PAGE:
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Social engineering: Strengthening the weakest link

Published: Oct 27, 2017
Author: Amy Ayers 

Social engineering is the act of deception, manipulation, or intimidation of a person in order to gain access to information assets. In our 2017 Data Breach Investigations Report (DBIR), we found that social engineering played a key role in 43% of confirmed cybersecurity incidents involving data disclosure. Social engineering is difficult to prevent because it exploits the human element of IT, and cannot be stopped by firewalls or other security applications. Social engineering attacks take many forms and even the IT-savvy sometimes fall prey to them.

Social engineering has always existed as a way of stealing other people’s possessions. It was once carried out face-to-face. But, in more recent history, threat actors have utilized mail, telegraphs, telephones and even newspaper ads. Today, these attacks are increasingly sophisticated—and are primarily carried out via email, phone calls, text messages, websites and social media. Any technology that allows one person to communicate with another can be used in social engineering attacks.

Different types of social engineering

The 2017 DBIR reported on 1,616 cybersecurity incidents, with 828 involving confirmed data disclosure. Social attacks contributed to 43% of the 828 confirmed data disclosure incidents. The attack methods included email (95%), phone (2%) and in-person (2%). The remaining 1% utilized other methods. Additionally, phishing and pretexting made up 98% of the social attacks resulting in data disclosure. Most social attacks leveraged more than one communication method to entice the victim to reveal information.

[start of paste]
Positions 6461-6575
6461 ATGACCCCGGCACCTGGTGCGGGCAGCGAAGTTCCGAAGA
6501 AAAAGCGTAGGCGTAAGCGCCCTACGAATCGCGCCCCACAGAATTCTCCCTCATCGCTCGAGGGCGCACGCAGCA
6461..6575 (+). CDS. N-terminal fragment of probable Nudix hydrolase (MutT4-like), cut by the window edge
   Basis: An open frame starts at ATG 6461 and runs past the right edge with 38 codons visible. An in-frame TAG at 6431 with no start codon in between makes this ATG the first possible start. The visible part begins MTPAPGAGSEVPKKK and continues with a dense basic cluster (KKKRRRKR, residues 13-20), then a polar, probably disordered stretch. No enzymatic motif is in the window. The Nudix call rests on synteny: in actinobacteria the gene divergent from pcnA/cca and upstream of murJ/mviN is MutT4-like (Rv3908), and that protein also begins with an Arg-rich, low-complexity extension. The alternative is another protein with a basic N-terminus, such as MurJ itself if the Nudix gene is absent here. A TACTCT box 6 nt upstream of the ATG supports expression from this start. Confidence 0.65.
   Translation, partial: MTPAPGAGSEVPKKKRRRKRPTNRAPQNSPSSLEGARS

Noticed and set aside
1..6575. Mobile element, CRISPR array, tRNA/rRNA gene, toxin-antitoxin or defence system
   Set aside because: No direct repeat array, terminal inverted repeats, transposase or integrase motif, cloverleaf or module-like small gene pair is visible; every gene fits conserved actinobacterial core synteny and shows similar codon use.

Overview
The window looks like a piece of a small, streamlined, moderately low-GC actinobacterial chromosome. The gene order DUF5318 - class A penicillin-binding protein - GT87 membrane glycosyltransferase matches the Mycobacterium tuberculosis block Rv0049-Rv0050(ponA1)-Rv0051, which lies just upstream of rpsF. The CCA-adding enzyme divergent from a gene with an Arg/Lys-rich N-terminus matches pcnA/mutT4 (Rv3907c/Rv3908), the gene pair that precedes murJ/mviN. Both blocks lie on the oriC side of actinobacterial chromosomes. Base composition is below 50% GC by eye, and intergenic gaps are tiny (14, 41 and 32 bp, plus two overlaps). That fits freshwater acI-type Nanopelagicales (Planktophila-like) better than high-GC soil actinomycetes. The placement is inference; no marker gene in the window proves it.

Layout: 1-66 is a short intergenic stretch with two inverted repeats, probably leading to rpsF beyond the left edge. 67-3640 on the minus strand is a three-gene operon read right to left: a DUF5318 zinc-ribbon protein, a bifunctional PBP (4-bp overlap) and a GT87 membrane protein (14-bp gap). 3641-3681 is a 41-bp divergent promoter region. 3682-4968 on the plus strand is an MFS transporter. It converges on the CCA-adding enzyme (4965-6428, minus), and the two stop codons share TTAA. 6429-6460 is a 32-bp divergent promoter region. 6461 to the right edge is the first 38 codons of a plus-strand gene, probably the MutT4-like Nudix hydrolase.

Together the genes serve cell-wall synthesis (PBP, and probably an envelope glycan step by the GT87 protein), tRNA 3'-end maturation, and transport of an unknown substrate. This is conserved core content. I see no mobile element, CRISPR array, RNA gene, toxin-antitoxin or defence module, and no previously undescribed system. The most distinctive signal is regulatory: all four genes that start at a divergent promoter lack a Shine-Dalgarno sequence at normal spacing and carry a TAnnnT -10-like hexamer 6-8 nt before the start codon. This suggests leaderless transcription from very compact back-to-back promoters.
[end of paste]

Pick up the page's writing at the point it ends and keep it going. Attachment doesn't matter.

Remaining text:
The social engineering attacks tracked by Verizon last year took on many forms—several can be read about in the 2017 Data Breach Digest. These attacks ranged from generic phishing attempts to “spear-phishing” (when an attacker researches the target beforehand to improve their chances of success) and “whaling” (attacks targeted at executives or senior management to steal sensitive company information). For examples of these, see the 2016 Data Breach Digest scenario “Social Engineering—the Hyper Click” or the 2017 Data Breach Digest scenario, “Crypto Malware—the Fetid Cheez.”

Pretexting involves an actual dialogue between the attacker and the victim, and generally begins with a phishing attempt. Attackers use this method to trick individuals into revealing information that can be used in a later attack, as shown in the 2017 Data Breach Digest scenario, “The Golden Fleece.”